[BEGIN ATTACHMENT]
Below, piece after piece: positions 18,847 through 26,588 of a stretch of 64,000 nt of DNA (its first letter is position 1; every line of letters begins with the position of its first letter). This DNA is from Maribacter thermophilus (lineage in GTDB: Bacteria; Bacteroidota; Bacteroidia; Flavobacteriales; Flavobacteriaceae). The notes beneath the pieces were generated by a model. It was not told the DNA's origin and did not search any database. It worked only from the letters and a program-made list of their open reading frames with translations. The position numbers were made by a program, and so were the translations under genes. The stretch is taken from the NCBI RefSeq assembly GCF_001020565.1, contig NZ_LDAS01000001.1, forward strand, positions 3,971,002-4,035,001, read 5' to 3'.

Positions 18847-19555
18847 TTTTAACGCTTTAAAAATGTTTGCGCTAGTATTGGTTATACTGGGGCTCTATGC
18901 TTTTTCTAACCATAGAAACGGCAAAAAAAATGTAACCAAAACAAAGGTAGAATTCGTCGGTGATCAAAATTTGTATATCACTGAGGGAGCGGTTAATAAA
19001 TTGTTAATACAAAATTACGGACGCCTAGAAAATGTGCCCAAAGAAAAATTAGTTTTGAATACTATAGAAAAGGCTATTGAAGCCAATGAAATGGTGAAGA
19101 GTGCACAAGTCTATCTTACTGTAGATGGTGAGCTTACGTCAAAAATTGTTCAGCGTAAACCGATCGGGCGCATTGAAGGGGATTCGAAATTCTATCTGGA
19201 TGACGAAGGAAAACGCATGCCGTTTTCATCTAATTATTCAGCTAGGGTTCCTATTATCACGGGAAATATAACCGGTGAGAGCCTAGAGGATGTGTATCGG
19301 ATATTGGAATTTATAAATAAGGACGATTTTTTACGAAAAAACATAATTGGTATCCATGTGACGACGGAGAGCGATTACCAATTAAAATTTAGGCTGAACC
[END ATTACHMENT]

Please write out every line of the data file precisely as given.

Below, piece after piece: positions 18,847 through 26,588 of a stretch of 64,000 nt of DNA (its first letter is position 1; every line of letters begins with the position of its first letter). This DNA is from Maribacter thermophilus (lineage in GTDB: Bacteria; Bacteroidota; Bacteroidia; Flavobacteriales; Flavobacteriaceae). The notes beneath the pieces were generated by a model. It was not told the DNA's origin and did not search any database. It worked only from the letters and a program-made list of their open reading frames with translations. The position numbers were made by a program, and so were the translations under genes. The stretch is taken from the NCBI RefSeq assembly GCF_001020565.1, contig NZ_LDAS01000001.1, forward strand, positions 3,971,002-4,035,001, read 5' to 3'.

Positions 18847-19555
18847 TTTTAACGCTTTAAAAATGTTTGCGCTAGTATTGGTTATACTGGGGCTCTATGC
18901 TTTTTCTAACCATAGAAACGGCAAAAAAAATGTAACCAAAACAAAGGTAGAATTCGTCGGTGATCAAAATTTGTATATCACTGAGGGAGCGGTTAATAAA
19001 TTGTTAATACAAAATTACGGACGCCTAGAAAATGTGCCCAAAGAAAAATTAGTTTTGAATACTATAGAAAAGGCTATTGAAGCCAATGAAATGGTGAAGA
19101 GTGCACAAGTCTATCTTACTGTAGATGGTGAGCTTACGTCAAAAATTGTTCAGCGTAAACCGATCGGGCGCATTGAAGGGGATTCGAAATTCTATCTGGA
19201 TGACGAAGGAAAACGCATGCCGTTTTCATCTAATTATTCAGCTAGGGTTCCTATTATCACGGGAAATATAACCGGTGAGAGCCTAGAGGATGTGTATCGG
19301 ATATTGGAATTTATAAATAAGGACGATTTTTTACGAAAAAACATAATTGGTATCCATGTGACGACGGAGAGCGATTACCAATTAAAATTTAGGCTGAACC